When she was not yet a teenager, Kate Hope started “reading law” in the office of “Judge” Hope, her half-blind grandfather, a grumpy eighty-nine-year-old lawyer with problems. One big problem is that he believes in justice for all, not just those who can afford it. He also needs a partner. Together they find a loophole in Colorado law, and Kate becomes a lawyer—technically. She has a law license hanging on the wall in her office, but she has no idea how to practice law. In a courtroom. With a judge and jury and defendants.
It doesn’t help that things don’t start out so well for Kate’s legal career. The firm of Hope and Hope has an unusual first case, and if they lose it, a dog named Herman—the only friend an old woman has—will be destroyed. But Kate’s grandfather falls ill, leaving her to try the case on her own. Will Kate be able to save Herman from doggy death row? Will Grandfather Hope recover in time to make it to the courtroom? Will life ever be normal again for Kate Hope? Will justice be served?
“The social issues of the day flavor the narrative, which is also laden with legal detail and discussions of justice that will appeal to aficionados of courtroom dramas . . . a unique premise.” —School Library Journal
“Entertaining . . . Educational.” —Kliatt
|Publisher:||Houghton Mifflin Harcourt|
|Sold by:||Barnes & Noble|
|File size:||576 KB|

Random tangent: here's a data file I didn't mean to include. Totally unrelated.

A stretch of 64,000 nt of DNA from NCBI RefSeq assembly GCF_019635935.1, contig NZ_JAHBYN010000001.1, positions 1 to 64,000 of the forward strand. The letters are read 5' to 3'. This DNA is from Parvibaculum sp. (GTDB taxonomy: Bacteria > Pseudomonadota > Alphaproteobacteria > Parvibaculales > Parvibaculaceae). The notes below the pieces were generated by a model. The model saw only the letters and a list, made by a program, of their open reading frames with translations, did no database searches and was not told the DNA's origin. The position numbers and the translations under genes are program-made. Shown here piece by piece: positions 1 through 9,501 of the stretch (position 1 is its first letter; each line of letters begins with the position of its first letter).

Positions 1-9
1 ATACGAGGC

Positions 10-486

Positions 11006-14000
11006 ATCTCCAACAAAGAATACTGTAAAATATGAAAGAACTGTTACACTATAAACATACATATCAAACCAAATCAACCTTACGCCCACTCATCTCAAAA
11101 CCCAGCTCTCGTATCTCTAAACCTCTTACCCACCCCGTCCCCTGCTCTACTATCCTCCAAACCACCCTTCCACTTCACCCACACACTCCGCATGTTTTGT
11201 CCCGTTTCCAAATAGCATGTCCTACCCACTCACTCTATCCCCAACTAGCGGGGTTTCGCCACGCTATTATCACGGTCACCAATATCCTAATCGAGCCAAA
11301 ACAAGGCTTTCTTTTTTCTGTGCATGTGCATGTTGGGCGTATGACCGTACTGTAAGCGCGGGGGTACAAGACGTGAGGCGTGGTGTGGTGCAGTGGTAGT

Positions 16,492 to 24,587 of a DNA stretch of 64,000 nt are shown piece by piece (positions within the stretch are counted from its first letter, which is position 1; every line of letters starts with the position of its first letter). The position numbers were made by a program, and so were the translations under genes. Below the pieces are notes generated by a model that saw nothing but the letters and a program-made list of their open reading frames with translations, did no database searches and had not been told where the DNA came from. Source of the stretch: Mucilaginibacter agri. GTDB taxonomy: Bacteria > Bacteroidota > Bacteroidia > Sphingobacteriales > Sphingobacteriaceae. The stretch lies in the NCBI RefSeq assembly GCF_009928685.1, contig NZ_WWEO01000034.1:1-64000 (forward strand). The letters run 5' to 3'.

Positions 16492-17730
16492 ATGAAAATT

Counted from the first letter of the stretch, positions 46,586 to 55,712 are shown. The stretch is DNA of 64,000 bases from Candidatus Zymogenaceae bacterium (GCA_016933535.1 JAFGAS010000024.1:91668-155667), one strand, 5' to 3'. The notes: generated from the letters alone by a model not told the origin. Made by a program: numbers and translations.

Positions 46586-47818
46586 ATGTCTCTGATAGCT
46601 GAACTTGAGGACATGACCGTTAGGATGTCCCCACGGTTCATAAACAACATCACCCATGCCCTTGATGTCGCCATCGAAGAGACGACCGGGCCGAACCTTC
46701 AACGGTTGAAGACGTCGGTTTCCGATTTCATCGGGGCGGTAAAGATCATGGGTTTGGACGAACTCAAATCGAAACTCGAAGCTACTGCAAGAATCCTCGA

|Age Range:||12 - 18 Years|
About the Author
Read an Excerpt
If I'm ever famous and someone writes the story of my life, they'll highlight this very day. "On Monday morning, June 11, 1973,” the story would say, “with Mount Evans looming on the horizon west of Denver, fourteen-year- old Kate Hope put in her first full day as a lawyer." Unfortunately for the course of human history, Mom stood in the driveway and had me blocked. "How am I supposed to get to work?" I asked her as I straddled my ten-speed.
"The bus," she said. "Or let me take you, even though you can't stand doing anything the easy way." "There's nothing very hard about riding a bicycle." "Honey, won't you just let me drop you off on my way to work? I hate it when you're out there dodging cars!" "I don't dodge them." I stuffed my foot into the toe clip of the bike pedal and pulled the strap down. "They dodge me." I have Grandmother Hope’s genes, everyone says. Like her, I'm only five feet tall, and like her, I have attitude.
"Kate, you scare me to death,” she said, inhaling deeply on a cigarette. My own mother smokes! She started smoking again exactly when all her friends quit.
"I'd rather get crushed by a bus than die of lung cancer," I told her, guiding my bike around her and pushing off down the slope of the driveway. I rolled into Hudson Street and banked a hard right, then bent down and tightened the strap over my other toe. "See you tonight!" I was halfway to Sixth Avenue Parkway before she could react.
"Call me when you get to the office?" she yelled after me.
What is it about my mother that makes me grit my teeth? I asked myself as I pumped my bike down Hale Parkway. I loved her, and she loved me, but she still hung on to me way too tightly. She wouldn't let me grow up! She saw me in the world she'd grown up in, but that world didn't exist anymore. Mine had body bags, and Vietnam, and Ms. magazine. I had no desire to be the nicey-nice girl who grew up next door, like Judy Garland in Easter Parade. That may have been Mom’s model for life, but it didn't work for me.